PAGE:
So it looks like some of the time RX_TIME is giving me a random number. When it does this the number is always over 0xFFFFFF0000. It’s not the previous rx time and it doesn’t appear to have any relation to the current system time.

To answer your previous question HPDWARN is acting exactly as expected, it is set when the set time is more than half a cycle away from SYS_TIME, whether that is the case or not depends on the value of SYS_TIME when the error occurs.

I have a workaround.

I’m simply discarding all packets with an RX_TIME > 0xffffff0000.
This means throwing away legitimate range measurements but only about 1 in every 4 million. To get reliable operation without using the timed transmit currently requires me to drop the range measurement rate by 30% so it’s not a hard choice to make.

It’s far from ideal, I’d rather be able to trust the data from the chip, but it’ll do for now.

Hi Andy,

when you get a “bad” RX timestamp, can you read the un-adjusted RX time (register 0x15:09, 40-bits). This is the time of packet arrival before LDE algorithm makes any adjustments. If this is close to system time, then the error in the adjusted time is due to CIR/1st path analysis/LDE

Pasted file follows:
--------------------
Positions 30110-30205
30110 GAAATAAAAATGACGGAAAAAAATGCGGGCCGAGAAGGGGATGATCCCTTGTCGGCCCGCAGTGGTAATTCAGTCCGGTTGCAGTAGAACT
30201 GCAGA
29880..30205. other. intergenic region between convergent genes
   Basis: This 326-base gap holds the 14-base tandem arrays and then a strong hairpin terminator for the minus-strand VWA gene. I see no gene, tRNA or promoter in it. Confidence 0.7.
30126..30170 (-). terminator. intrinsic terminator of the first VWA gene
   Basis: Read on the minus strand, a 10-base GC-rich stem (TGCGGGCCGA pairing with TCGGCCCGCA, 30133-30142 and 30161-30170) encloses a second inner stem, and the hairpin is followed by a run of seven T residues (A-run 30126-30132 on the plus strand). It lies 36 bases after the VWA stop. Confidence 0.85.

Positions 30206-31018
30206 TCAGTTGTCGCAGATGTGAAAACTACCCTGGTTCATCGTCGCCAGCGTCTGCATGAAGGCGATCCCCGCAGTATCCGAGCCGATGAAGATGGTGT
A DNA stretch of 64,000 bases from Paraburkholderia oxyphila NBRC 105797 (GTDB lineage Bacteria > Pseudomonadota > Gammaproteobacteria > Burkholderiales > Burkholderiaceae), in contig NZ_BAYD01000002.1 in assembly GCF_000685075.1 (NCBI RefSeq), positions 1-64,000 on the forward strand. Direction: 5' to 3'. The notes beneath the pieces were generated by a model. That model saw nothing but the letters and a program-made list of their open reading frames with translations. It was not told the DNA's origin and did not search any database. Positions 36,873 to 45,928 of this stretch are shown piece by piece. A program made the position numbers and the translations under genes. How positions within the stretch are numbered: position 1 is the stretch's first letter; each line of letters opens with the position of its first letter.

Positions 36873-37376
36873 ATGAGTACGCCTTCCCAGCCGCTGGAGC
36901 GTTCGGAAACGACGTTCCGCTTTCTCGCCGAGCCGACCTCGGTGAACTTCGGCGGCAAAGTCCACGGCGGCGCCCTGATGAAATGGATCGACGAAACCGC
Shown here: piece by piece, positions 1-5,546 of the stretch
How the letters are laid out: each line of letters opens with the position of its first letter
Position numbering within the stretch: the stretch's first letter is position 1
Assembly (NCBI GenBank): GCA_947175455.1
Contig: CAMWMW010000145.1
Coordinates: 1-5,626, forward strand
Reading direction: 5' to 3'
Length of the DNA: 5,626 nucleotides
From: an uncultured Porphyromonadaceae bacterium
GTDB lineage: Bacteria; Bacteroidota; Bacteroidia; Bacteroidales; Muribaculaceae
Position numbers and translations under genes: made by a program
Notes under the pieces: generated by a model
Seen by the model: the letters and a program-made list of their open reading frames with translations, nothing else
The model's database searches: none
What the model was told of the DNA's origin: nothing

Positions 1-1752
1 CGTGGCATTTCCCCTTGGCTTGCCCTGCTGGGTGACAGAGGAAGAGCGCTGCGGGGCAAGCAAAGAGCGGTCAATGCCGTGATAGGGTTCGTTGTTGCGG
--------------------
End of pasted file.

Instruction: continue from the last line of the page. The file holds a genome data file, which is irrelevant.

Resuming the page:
Looks like the issue is with the adjustment:

RxTime 0xffffff3f3f RawTime 0x9a5fd10000 SysTime 0x9a60522e00

RxTime 0xffffff93a9 RawTime 0x70fa0b1800 SysTime 0x70fa8c6a00

RxTime 0xffffff7232 RawTime 0xc4e9b7dc00 SysTime 0xc4ea390800

Raw rx time is coming in as around 130 us before the current system time which seems reasonable once you allow for the packet length, interrupt handling and reading data from the device.